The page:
Living Intentionally By Setting Goals

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Did you know that roughly 35% of New Year’s resolutions are broken by the end of January?

Knowing that statistic, why even bother making resolutions at all? After all, you’re probably pretty focused on building up an emergency fund or plowing through your debt. You’re busy working because you want an abundant life.

Well, abundance is about more than finances. In God’s economy, diligence leads to success (Proverbs 13:4) and discipline produces big results (1 Corinthians 9:24–27). If you desire true fulfillment and joy, you’ve got to be living intentionally in all that you do.

That’s why, around here, we don’t mess with resolutions. We set goals. We aren’t simply daydreaming, either—we’re putting pen to paper on our potential.

Are you breathing? Then you’ve got potential! Now is the time to tap into it. Thankfully, goal setting doesn’t have to be a stressful process. Keep reading for a few simple tips.

Related: Learn Practical Ways to Take Control of Your Money. Order Financial Peace University

Study the Wheel of Life

As unnatural as it may feel, you’ve got to look past the day-to-day so you can get a handle on the big picture. A great way to do that is to study the Wheel of Life, a simple illustration that highlights seven areas of possible improvement: career, wellness, parenting, personal, marriage, money and leadership.

The writer of Proverbs 29:18 pointed out that without a vision, people perish, so spend some time building a vision for each of these areas in your life. Reflect back on the past year, five years or 10 years. Then, think ahead. Have fun imagining what life might look like if you grew in each of these areas. Identify what you want to accomplish and who you want to become in the days ahead.

Answer a Few Questions

Trying to conquer seven things at once is overwhelming, so just start with one for now. Once you reach that goal, you’ll have some motivation to take on new and greater challenges in the other areas.

For direction on the best place to start, answer the following questions:

  • When reading the list above, note your physical reaction. Which areas cause you the most anxiety, peace, fear or joy? Which of those feelings would you most like to enhance or change?
  • Which area has the opportunity for the quickest turnaround? How?
  • Which area would have the greatest return on investment of your time and effort? Why?

If you are honest with yourself in answering these questions, you probably know where to focus your goal. So go ahead and write it down, keeping in mind that it should be specific, measurable, time-sensitive and personal.

Pick Your Approach

If you’re going to realize your goals, you’ve got to avoid a “set it and forget it” mentality. Decide ahead of time how you’ll maintain focus throughout the year. You can pick one of the plans below or create your own.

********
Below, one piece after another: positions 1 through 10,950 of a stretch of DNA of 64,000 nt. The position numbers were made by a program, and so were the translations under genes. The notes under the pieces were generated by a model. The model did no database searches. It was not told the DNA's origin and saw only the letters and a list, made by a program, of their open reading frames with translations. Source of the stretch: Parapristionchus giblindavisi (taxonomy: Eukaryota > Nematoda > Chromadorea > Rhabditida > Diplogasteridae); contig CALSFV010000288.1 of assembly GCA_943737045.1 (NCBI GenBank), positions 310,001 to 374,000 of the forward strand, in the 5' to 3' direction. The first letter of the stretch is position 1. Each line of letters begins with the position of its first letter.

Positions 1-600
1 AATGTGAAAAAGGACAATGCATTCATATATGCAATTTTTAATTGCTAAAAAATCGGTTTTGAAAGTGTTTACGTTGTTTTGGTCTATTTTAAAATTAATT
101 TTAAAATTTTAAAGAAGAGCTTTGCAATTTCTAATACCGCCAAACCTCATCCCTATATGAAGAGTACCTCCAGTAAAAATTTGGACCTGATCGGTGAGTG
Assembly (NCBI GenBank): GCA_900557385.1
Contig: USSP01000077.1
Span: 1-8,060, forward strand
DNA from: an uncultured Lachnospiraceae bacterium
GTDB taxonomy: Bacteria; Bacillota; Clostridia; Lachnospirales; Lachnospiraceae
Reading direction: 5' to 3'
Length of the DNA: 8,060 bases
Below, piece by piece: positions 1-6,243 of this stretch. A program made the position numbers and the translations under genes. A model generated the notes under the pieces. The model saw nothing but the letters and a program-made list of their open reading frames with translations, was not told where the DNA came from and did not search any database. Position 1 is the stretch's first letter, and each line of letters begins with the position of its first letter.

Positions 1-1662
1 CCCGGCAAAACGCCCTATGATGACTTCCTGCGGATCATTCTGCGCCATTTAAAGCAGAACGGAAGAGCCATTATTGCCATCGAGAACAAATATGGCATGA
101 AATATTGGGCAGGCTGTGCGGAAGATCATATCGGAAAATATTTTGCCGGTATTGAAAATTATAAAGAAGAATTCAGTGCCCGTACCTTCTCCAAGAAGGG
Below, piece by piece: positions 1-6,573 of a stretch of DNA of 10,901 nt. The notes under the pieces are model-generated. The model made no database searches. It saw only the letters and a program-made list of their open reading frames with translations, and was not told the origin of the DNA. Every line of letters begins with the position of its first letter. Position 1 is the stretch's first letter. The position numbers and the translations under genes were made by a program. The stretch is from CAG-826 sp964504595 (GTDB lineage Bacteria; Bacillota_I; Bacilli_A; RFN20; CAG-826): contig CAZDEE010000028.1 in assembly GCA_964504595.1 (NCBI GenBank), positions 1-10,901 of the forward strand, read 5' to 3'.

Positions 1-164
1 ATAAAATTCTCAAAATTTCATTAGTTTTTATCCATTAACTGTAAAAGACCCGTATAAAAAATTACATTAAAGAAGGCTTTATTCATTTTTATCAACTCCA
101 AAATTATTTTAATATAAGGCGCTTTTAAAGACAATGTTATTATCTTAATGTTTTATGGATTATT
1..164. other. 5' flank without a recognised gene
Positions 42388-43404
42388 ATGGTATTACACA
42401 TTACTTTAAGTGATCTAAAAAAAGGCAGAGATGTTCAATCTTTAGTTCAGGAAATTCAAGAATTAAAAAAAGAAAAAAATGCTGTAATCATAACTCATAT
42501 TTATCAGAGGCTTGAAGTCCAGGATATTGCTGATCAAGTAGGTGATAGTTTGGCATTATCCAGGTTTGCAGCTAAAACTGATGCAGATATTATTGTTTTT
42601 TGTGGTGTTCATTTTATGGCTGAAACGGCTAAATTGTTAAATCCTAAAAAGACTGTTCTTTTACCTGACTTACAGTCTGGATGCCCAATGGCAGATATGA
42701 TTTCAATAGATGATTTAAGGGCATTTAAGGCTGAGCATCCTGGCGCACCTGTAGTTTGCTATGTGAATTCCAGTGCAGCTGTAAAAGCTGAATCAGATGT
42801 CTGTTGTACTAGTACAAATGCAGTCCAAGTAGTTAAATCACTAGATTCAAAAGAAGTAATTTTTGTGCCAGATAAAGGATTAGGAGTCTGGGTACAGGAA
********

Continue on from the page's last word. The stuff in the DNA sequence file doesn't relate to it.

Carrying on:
• Revisit your goal monthly. Select a date to evaluate your progress each month. Consider your success so far and think of ways you can move forward in the weeks ahead. Journal your ideas as a way to stay on track.
  • Invite a friend along. Pair up with someone else who is intent on reaching their own personal goal. King Solomon once wrote, “as iron sharpens iron, so one person sharpens another” (Proverbs 27:17). Making yourself accountable to someone else is a powerful tool. As you do, be vulnerable and encourage one another through regular check-ins. It’s okay to be casual, staying in touch over coffee, through email or by phone.  
  • Reduce your goal to a word. Keep your fully written-out goal handy but sum up its essence in one word. Display the word in a prominent place and keep it at the forefront of your mind. Then, as decisions arise in the area of your goal, let that word guide your actions.

Tapping into your potential requires looking at the big picture, yes, but it’s ultimately achieved in the day to day. That’s comforting knowledge because it gives us a sense of control.

As author Paul Tripp explains, “Every day we lay little bricks on the foundation of what our life will be. . . . The bricks of words said, the bricks of actions taken, the bricks of little decisions, the bricks of little thoughts, and the bricks of small-moment desires.”

Over time, as we add layer upon layer of these so-called little things, we reach our goals. It’s the little things, done with intention, that create a form of ourselves often unrecognizable as the person we used to be.

Will you choose today to take that first little step toward a new you?

Tell us what your goals are for the future and what you'll do to achieve them.

personal-development | @ChrisBrownOnAir